Outdoor Research Aria Down Jacket

4. Outdoor Research Aria Down Jacket

Suitable for:

  • Hiking
  • Mountaineering
  • Trekking
  • Backpacking

The Outdoor Research Aria down jacket is the brand’s most popular women’s apparel piece and for good reason as it is a light and warm garment that works well both as an outer layer and a mid-layer. The Aria down jacket is super compressible and comes with a stuff sack, which makes it even easier to pack the jacket when you are not using it.  While the shell and lining are made of 100% polyester 20D Ripstop, insulation is provided by responsibly sourced down with a fill-power of 650. For the Aria down jacket, Outdoor Research chose to do something different than the usual rectangular baffles by creating a unique pattern of perforated arcs. The Aria down jacket comes both with and without a hood as well as a vest and a knee-length parka. If you are looking for something even warmer, the well-designed Outdoor Research Placid model (684 g, fill-power 700) with a removable hood might be something for you.

 

Pros:

  • Unique baffle design
  • Internal front stormflap
  • Two internal Shove-It pockets besides the external hand pockets
  • Comes with stuff sack

Cons:

  • Regular down loses insulation faster than DWR-treated down in wet conditions

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The North Face Nuptse II Down Jacket

The North Face Nuptse II Down Jacket

5. The North Face Nuptse II Down Jacket

Suitable for:

  • Hiking
  • Mountaineering
  • Trekking
  • Backpacking
  • Skiing

You can say what you want about the North Face, but they sure do know how to make some good-looking clothes – and their down jackets are no exception. However, the vast majority of their models only include down with a fill power of 550 which is fine for city-use, but provides too little warmth for its weight when it comes to hiking. The North Face Nuptse II down jacket made it to this list as it uses ample 700-fill goose down inside a shell made of very durable 65D recycled polyester. The thicker and more durable shell fabric is also part of the reason why the Nuptse II is almost twice as heavy as the down jackets above which only use 20D materials for the shell. If you are looking for lighter but still warm jacket from the North Face, you might want to check out the Tonnerro jacket – but it is not as good-looking as the Nuptse II which indeed is a redesigned and more streamlined version of the original Nuptse down jacket.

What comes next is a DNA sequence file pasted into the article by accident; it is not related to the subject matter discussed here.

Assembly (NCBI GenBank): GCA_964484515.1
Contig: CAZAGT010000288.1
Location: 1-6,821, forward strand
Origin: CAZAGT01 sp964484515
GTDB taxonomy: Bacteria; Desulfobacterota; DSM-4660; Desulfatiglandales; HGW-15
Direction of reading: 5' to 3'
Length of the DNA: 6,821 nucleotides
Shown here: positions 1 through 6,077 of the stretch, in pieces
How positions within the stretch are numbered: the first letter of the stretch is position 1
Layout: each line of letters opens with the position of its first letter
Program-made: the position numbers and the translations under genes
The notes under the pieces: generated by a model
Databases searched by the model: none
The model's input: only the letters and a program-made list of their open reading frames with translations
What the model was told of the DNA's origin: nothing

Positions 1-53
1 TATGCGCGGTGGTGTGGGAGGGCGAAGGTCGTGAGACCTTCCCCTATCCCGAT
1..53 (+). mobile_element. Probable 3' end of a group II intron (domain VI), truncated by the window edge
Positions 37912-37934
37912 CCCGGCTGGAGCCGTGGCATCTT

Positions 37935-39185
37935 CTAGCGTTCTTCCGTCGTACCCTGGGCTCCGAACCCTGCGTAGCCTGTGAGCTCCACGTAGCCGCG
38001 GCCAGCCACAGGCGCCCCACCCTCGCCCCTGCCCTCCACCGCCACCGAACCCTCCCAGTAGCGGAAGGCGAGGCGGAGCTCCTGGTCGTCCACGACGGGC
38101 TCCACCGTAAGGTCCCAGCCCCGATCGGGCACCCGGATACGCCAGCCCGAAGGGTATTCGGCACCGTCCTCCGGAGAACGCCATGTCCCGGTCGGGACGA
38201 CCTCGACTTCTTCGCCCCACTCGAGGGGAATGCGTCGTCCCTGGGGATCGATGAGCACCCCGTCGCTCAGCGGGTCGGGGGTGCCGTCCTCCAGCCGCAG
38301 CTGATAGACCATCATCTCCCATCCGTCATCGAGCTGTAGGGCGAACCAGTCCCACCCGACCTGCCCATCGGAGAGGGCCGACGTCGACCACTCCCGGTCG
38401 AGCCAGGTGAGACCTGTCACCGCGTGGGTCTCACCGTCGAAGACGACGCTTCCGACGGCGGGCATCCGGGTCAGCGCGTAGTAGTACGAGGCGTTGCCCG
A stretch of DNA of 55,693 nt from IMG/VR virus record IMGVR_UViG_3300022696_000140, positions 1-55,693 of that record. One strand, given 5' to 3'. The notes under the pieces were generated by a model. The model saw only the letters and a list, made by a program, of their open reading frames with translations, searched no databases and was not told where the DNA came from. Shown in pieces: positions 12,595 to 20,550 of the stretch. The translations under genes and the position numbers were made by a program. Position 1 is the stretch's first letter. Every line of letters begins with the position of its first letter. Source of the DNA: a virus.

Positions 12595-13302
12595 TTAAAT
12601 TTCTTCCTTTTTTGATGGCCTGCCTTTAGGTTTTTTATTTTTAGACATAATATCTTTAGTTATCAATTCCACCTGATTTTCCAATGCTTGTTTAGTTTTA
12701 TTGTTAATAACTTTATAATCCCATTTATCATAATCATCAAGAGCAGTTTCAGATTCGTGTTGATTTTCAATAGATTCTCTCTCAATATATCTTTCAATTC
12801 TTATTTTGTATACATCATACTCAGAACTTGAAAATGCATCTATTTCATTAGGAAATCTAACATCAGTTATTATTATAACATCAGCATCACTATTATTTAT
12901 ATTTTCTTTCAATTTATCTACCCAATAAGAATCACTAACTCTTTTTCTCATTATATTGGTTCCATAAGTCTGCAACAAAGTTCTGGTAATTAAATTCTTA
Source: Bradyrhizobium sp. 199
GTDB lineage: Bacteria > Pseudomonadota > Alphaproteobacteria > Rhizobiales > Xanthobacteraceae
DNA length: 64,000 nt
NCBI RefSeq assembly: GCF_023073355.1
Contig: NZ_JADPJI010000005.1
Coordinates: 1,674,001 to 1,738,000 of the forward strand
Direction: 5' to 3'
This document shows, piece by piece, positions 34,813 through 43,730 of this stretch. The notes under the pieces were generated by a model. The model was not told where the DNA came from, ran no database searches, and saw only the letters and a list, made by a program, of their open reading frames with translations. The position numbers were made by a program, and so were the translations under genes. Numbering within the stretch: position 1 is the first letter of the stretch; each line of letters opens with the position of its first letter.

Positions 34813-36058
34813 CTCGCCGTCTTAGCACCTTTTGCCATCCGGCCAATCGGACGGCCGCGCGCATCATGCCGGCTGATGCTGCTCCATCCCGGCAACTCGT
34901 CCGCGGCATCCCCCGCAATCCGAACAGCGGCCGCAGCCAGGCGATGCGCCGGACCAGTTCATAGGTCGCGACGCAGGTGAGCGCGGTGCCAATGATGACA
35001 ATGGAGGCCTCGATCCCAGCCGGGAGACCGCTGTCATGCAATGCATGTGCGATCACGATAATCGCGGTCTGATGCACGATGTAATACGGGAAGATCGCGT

Pros:

  • Very durable shell material (65D 100% recycled polyester)
  • Streamlined silhouette
  • Zip-in compatible with complementing garments from the North Face
  • Internal chest pocket

Cons:

  • Regular down loses insulation faster than hydrophobic down in wet conditions
  • Weight
  • Not available with a hood